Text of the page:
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You might be surprised to
discover that your body is
designed to move a certain
way. Even more important,
you’re designed to move at
any age.
“I have a patient who is 80
years old and a triathlete,”
says Sherry McLaughlin,
president and founder of the
Michigan Institute for
Human Performance. “Not everyone can do that, but age is
the last excuse for not being active. So is pain.”
Ready to Move?
Five Things to Know about Your Body’s Design
That’s because with the right program, you can safely begin
a regular exercise program in your 50s and 60s.
“Don’t let the excuse of aches and pains or getting older be
the reason you don’t exercise,” says Sherry. “Some of the
most fervent walkers, runners and athletes I know are over
the age of 60. You can really beneft by becoming active,
even if you’ve been inactive your entire life.”
Your body movements are linked with your body design, she
adds. Remember these facts to stay pain-free:
1. You were designed to be symmetrical. Do you move
equally from left to right? Does one shoulder dip
or your head tilt? Lack of symmetry in your posture
often causes pain in exercise, but it can be fxed.
2. You were designed to move in three planes of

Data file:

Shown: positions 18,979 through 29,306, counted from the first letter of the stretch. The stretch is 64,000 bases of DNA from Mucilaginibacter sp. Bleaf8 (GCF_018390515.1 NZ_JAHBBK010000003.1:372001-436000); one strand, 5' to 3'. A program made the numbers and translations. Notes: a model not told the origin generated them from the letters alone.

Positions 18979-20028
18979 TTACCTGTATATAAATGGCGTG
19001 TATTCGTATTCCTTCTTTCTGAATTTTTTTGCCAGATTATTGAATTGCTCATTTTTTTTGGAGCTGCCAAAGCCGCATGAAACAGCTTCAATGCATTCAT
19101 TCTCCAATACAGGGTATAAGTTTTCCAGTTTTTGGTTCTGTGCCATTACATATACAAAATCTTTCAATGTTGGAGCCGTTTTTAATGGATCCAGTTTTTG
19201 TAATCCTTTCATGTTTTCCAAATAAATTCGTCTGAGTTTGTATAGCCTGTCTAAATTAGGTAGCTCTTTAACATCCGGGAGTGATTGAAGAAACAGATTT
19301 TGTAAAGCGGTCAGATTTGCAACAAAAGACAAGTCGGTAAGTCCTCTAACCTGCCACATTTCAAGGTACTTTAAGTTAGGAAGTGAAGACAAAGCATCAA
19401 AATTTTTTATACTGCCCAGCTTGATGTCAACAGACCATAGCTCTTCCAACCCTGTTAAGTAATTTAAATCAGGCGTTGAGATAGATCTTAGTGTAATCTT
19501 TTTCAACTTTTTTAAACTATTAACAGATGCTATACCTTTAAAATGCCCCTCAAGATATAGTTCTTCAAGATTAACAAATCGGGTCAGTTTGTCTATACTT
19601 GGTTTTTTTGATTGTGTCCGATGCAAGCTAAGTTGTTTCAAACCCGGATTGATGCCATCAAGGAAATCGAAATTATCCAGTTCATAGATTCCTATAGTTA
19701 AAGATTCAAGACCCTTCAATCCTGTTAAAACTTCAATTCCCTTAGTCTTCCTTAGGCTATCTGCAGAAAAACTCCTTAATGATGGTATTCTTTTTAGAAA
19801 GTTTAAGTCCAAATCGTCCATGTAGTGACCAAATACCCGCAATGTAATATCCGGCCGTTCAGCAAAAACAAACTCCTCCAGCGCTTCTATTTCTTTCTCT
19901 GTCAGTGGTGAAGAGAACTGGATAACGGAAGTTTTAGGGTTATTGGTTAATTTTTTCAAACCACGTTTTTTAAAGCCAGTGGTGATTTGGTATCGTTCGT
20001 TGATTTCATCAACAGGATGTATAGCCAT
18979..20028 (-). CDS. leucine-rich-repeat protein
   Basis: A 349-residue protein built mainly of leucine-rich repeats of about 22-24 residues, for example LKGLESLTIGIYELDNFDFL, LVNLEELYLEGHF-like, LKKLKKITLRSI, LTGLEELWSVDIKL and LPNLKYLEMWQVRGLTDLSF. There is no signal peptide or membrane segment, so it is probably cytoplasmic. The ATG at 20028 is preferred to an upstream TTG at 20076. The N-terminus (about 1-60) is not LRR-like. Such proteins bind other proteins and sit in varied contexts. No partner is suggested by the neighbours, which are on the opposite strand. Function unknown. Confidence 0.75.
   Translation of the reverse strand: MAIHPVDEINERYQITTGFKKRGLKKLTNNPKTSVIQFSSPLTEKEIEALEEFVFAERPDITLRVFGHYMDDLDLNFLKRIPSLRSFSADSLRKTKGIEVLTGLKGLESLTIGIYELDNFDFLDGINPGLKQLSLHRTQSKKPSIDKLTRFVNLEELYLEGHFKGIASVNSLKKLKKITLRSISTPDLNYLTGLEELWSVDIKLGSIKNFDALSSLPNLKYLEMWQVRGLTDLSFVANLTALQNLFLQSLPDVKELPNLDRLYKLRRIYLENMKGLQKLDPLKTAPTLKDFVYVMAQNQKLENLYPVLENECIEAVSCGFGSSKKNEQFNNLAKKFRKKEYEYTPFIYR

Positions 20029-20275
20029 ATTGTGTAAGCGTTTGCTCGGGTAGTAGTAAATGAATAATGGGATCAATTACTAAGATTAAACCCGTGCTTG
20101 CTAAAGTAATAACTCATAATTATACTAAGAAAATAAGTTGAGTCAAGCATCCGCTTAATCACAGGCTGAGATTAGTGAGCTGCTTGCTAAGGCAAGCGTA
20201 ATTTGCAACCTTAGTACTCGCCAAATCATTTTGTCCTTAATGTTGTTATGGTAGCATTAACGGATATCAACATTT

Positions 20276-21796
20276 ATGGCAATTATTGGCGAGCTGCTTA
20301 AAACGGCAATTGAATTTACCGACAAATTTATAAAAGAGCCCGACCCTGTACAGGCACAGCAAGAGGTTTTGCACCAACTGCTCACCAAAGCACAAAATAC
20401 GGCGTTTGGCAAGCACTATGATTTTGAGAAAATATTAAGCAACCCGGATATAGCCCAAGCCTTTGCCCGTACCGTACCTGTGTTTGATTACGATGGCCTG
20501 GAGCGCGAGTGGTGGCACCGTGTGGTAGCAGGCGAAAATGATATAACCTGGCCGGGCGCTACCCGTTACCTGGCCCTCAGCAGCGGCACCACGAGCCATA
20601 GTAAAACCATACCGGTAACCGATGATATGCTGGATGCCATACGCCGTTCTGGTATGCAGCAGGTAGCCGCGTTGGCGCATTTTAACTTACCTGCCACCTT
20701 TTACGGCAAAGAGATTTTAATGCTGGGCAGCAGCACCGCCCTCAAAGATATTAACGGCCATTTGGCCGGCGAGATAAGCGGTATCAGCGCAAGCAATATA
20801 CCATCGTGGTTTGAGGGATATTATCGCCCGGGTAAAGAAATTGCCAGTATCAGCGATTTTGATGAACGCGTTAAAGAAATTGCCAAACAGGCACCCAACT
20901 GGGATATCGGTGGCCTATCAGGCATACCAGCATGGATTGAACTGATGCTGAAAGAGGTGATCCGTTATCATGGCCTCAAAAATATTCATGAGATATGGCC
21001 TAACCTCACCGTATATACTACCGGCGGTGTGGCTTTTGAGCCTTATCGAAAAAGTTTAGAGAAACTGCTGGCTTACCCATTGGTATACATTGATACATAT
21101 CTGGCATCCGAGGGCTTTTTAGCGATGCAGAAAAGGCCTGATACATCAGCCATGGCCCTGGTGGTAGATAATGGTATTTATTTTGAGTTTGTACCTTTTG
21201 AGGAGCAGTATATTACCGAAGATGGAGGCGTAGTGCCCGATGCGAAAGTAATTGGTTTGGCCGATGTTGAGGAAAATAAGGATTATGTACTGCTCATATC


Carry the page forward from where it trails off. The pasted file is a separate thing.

motion – front to back, side to side and twisting.
Your exercise program should focus on these
motions, because pain-free living requires rotation.
3. Muscles only learn what we teach them. When
exercising, train movements, not muscles.
4. Pain is not inevitable. Don’t blame your age,
ancestry or gender for aches and pains; blame your
asymmetry.
5. It’s almost always about the butt! Your gluteus
maximus is the biggest muscle in your body and
located just behind your center of gravity, so if this
muscle doesn’t work right, the little muscles won’t
either. Keep it stretched, strong and healthy.
To get started, visit your doctor for a check-up. Then, Sherry
recommends fnding something you enjoy such as walking,
running, hiking, tennis or golf. Find a partner to work out
with. Then make sure your exercise program focuses on your
body’s movement patterns to help avoid falls and injuries.
LiveWell: Mid-Life
8
Sherry McLaughlin,
M.S.P.T., O.C.S.